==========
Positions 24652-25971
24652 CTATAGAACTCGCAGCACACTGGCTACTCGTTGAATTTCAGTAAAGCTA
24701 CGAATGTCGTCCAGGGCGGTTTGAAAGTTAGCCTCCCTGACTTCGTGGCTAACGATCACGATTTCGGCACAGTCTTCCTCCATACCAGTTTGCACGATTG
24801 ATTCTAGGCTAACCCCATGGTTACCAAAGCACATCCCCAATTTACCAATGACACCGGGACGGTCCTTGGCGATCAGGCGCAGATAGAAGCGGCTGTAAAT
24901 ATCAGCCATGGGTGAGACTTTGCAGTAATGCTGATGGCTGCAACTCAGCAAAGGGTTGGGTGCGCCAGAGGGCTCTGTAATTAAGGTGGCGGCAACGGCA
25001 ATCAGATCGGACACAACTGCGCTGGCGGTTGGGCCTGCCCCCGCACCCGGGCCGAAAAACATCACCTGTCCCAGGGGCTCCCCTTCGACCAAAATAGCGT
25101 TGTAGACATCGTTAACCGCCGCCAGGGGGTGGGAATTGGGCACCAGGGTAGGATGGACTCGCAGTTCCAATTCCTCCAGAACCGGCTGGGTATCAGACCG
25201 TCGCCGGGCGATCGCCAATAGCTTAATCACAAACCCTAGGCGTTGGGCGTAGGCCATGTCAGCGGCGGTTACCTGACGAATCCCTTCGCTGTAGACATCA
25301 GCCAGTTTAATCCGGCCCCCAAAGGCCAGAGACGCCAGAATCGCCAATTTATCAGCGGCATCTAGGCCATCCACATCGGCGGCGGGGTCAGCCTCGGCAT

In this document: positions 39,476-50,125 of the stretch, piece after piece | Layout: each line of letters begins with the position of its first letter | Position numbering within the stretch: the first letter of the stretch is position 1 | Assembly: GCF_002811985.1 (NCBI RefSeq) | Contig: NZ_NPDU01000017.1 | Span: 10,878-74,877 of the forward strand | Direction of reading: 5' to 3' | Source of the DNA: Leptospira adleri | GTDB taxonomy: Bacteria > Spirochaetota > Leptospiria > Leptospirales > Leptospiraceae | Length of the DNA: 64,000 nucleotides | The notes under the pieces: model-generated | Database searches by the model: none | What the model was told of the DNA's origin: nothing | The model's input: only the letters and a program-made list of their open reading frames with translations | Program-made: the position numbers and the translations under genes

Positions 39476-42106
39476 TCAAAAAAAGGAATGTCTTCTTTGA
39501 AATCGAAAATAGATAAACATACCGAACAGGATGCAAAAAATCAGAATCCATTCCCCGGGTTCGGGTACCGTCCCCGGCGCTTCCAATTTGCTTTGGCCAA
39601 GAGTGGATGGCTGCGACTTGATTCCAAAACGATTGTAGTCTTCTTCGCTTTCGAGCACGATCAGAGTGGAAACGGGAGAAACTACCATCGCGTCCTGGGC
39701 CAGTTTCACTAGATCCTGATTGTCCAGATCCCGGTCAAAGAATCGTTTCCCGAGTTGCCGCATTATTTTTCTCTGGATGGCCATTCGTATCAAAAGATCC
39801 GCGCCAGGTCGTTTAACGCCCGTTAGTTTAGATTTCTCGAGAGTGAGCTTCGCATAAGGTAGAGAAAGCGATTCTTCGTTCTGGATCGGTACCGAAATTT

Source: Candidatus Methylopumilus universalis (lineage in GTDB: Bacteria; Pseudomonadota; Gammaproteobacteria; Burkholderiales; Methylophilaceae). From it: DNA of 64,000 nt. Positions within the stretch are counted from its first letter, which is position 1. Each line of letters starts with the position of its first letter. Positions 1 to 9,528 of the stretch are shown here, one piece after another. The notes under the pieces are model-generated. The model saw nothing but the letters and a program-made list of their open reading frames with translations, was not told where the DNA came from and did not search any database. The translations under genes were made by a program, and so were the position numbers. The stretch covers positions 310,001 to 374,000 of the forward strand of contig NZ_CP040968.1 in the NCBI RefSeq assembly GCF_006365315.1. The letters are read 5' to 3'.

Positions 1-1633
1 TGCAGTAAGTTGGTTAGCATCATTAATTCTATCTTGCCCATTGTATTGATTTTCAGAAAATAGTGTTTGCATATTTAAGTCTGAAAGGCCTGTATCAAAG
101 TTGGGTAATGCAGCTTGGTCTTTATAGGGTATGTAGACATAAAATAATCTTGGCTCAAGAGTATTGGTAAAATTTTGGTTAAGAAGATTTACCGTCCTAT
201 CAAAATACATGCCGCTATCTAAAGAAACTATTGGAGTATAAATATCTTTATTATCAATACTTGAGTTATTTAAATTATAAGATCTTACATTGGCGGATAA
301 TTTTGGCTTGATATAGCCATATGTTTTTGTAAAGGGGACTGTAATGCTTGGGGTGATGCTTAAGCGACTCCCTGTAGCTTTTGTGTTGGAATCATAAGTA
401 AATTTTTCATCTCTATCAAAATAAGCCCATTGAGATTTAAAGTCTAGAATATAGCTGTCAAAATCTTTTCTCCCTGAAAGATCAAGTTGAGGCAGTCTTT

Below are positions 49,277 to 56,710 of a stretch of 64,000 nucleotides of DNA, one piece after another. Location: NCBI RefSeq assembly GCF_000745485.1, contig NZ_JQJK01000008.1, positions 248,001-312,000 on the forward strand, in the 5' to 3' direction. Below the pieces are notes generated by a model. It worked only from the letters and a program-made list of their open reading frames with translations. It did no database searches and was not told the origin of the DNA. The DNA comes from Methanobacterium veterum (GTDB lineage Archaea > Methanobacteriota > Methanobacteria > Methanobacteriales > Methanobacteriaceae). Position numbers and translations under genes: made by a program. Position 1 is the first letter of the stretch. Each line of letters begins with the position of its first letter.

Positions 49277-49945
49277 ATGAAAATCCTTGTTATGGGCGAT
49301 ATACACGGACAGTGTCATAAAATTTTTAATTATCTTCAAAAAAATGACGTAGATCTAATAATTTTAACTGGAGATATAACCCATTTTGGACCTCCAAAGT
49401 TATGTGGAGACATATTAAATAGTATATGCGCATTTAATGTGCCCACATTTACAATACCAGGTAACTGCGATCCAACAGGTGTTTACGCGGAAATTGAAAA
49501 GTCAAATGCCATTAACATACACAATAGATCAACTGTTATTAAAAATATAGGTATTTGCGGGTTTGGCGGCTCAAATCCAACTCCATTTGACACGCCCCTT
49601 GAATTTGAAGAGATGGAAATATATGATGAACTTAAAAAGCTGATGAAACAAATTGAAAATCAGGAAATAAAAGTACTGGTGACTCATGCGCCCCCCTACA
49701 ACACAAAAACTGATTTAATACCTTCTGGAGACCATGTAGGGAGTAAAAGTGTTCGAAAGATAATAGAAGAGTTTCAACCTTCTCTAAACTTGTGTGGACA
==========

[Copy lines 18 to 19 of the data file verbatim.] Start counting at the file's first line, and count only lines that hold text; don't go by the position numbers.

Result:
Positions 1-1633
1 TGCAGTAAGTTGGTTAGCATCATTAATTCTATCTTGCCCATTGTATTGATTTTCAGAAAATAGTGTTTGCATATTTAAGTCTGAAAGGCCTGTATCAAAG